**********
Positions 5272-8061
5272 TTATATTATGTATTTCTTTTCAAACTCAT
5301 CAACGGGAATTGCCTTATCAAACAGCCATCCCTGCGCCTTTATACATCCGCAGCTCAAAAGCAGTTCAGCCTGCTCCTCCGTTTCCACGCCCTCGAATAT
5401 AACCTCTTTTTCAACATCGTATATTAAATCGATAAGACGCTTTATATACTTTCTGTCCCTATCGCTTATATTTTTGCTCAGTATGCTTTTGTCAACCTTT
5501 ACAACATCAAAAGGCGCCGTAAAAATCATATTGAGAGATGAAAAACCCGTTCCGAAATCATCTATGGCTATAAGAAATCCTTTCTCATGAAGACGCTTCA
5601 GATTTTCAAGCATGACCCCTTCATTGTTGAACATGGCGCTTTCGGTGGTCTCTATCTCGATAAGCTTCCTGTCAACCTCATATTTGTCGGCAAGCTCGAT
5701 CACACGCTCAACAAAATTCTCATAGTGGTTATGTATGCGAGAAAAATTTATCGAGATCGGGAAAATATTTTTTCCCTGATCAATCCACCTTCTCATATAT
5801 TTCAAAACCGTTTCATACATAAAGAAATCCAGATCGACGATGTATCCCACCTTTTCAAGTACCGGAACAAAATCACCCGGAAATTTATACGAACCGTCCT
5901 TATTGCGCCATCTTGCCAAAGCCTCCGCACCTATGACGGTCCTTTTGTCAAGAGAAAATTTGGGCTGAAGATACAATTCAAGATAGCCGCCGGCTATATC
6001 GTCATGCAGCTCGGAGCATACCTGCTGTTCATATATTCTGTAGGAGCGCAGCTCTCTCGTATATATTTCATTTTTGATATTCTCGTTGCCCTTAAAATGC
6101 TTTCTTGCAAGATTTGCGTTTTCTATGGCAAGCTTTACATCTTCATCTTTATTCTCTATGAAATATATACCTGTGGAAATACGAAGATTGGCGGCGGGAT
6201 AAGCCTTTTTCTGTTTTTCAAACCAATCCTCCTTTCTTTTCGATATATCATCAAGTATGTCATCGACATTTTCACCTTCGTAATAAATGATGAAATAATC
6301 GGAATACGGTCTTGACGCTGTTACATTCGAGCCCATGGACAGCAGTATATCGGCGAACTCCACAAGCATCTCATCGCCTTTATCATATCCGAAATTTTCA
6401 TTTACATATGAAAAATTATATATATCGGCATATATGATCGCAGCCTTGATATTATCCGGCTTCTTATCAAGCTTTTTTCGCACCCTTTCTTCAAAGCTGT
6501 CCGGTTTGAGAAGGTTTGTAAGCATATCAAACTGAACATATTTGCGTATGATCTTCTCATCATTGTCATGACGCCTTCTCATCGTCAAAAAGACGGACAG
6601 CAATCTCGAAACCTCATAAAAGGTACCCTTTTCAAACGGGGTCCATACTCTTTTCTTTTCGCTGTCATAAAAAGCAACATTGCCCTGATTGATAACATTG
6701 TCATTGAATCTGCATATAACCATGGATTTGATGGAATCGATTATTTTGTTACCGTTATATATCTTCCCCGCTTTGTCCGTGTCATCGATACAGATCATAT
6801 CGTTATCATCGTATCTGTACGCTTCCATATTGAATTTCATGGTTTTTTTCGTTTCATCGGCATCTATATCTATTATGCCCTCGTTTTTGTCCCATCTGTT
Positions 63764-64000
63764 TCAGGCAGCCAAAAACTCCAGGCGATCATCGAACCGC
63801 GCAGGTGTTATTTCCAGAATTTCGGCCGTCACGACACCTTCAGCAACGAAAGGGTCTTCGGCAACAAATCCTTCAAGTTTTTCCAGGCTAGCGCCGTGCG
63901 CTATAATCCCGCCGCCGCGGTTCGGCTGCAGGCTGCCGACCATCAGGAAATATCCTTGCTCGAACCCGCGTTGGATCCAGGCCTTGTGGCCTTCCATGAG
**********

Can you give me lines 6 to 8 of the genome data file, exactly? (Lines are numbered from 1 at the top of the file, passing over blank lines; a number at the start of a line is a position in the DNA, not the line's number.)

5601 GATTTTCAAGCATGACCCCTTCATTGTTGAACATGGCGCTTTCGGTGGTCTCTATCTCGATAAGCTTCCTGTCAACCTCATATTTGTCGGCAAGCTCGAT
5701 CACACGCTCAACAAAATTCTCATAGTGGTTATGTATGCGAGAAAAATTTATCGAGATCGGGAAAATATTTTTTCCCTGATCAATCCACCTTCTCATATAT
5801 TTCAAAACCGTTTCATACATAAAGAAATCCAGATCGACGATGTATCCCACCTTTTCAAGTACCGGAACAAAATCACCCGGAAATTTATACGAACCGTCCT